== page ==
Our deep dive was a continuation of this line of inquiry — in effect, that ontology matters. As the deep dive report explains:
The logic of the commons is so different from liberal democracy and market capitalism that it is necessary to rethink the ontological premises informing it. Elinor Ostrom’s institutional analysis and development framework, for example, is the dominant approach to understanding the commons, yet it takes for granted many of the same foundational assumptions of standard political and economic thought [e.g., a focus on the individual as the primary agent; “nature” as separate from humanity; life as relational, not transactional, etc.]. Shifting the paradigm within which we understand governance offers immense transformative potential.
Some of us have come to the conclusion that commons governance should be informed by an ontology that is fundamentally oriented to processes and relations, called “process-relational ontology.” Such a framework could help us build more appropriate, commons-based institutions that leverage and honor our relationships.
A few nuggets of wisdom harvested from the deep dive:
- Ontological concepts are really supra-verbal.
- Very little is possible when people become reactive due to misalignments of core beliefs and epistemologies.
- Political thought still views agents as rational subjects and interprets relations primarily in terms of cause and effect.
A shift in ontological perspective, or OntoShift as we call it, helps us see human beings as deeply relational creatures who, in turn require different types of political and economic institutions than than one we have now. In markets, the central relationships are transient cash transactions among isolated individuals pursuing their “rational self-interest.” With state power, we are treated as individual citizens whose chief duties are to pay taxes, vote, and be acquiescent. There are very few institutions or legal regimes that affirmatively support the trust-building, sense of shared purpose, and creative innovation that commoning entails.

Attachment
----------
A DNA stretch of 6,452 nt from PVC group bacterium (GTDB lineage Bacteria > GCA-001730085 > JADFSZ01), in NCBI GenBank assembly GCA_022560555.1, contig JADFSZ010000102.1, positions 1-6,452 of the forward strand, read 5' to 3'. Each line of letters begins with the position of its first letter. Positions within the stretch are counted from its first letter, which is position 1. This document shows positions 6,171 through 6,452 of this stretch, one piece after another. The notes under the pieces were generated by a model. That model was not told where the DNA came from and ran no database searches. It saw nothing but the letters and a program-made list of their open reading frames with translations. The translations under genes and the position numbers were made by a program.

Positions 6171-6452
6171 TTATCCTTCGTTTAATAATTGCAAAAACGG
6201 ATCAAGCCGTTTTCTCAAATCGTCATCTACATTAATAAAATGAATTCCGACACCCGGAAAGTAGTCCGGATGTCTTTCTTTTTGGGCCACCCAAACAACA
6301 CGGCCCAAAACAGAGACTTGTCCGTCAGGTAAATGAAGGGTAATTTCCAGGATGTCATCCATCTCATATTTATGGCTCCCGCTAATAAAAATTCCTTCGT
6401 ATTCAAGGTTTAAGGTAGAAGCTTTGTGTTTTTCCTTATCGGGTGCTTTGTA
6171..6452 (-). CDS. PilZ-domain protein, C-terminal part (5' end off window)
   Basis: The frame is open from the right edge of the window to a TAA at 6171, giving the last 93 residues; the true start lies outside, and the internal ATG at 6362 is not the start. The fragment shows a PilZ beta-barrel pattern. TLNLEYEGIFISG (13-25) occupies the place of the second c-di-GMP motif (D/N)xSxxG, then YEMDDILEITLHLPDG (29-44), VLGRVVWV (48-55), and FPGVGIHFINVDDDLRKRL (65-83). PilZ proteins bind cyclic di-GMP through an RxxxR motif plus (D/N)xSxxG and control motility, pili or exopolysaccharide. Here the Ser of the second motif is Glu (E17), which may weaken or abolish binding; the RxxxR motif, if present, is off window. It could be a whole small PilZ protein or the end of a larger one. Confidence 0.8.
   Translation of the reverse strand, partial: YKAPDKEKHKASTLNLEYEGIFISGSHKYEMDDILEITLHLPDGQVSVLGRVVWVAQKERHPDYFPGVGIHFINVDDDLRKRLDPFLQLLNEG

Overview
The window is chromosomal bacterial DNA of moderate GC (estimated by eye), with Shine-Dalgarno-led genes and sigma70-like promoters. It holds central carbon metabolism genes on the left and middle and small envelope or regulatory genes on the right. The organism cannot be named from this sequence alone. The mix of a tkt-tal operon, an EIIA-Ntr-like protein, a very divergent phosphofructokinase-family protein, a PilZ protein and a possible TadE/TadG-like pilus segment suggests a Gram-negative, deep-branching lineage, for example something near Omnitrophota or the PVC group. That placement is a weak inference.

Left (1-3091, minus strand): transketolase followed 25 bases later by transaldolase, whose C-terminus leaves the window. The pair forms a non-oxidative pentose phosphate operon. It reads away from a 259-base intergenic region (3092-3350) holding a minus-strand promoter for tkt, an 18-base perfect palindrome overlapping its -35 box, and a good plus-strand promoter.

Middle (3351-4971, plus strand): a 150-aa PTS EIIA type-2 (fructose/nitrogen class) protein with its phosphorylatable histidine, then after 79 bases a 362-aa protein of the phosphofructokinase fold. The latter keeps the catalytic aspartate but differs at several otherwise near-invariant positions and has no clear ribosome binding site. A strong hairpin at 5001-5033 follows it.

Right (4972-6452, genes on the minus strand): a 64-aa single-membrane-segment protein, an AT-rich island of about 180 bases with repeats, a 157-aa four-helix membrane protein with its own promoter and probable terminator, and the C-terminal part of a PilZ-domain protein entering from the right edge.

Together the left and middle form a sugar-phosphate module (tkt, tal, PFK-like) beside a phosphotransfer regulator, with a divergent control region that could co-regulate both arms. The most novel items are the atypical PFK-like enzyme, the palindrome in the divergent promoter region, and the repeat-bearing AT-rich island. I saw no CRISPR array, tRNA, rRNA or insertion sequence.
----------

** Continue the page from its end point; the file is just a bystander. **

Having these sorts of discussions is difficult, pointed out Peter Doran, a law professor at Queen’s University Belfast, because “The modern frame is in active denial of some form of relationality. Western ontology is based on fear and security.” He said our bids for ontological security are complex responses to our deep vulnerability as a species. The paradox is that the privileged Western response valorizes control, self-sufficiency, heroic individualism, and a disembodied disposition that are built on a denial of our vulnerability and mortality, resulting in individuals feeling deep disconnection.
Nicole Dewandre, an advisor to the European Commission, admitted that although we may experience thinking as disembodied, without feeling, we also need to be careful not to believe that the other extreme—prioritizing the body over the mind—is the solution. Feeling without thinking can be just as problematic, she noted, leading, for example, to antisocial crowd dynamics and hooliganism. We need to communicate using language in ways that acknowledge our bodies and feelings.
Lieselotte Viaene, an anthropologist at Universidad Carlos III de Madrid, recommended that we adopt Arturo Escobar’s concept of “thinking-feeling with the Earth” (sentipiensan con la Tierra). If we hosted our discussion by the river in the company of other beings, for example, we could deepen our connections between thinking and feeling. Thinking-feeling describes the ways indigenous peoples think, without the Western habit of separating the mind and body, and reason and emotion.
There is much else of interest in the report about Ontopolitics. You can download a PDF version of it here.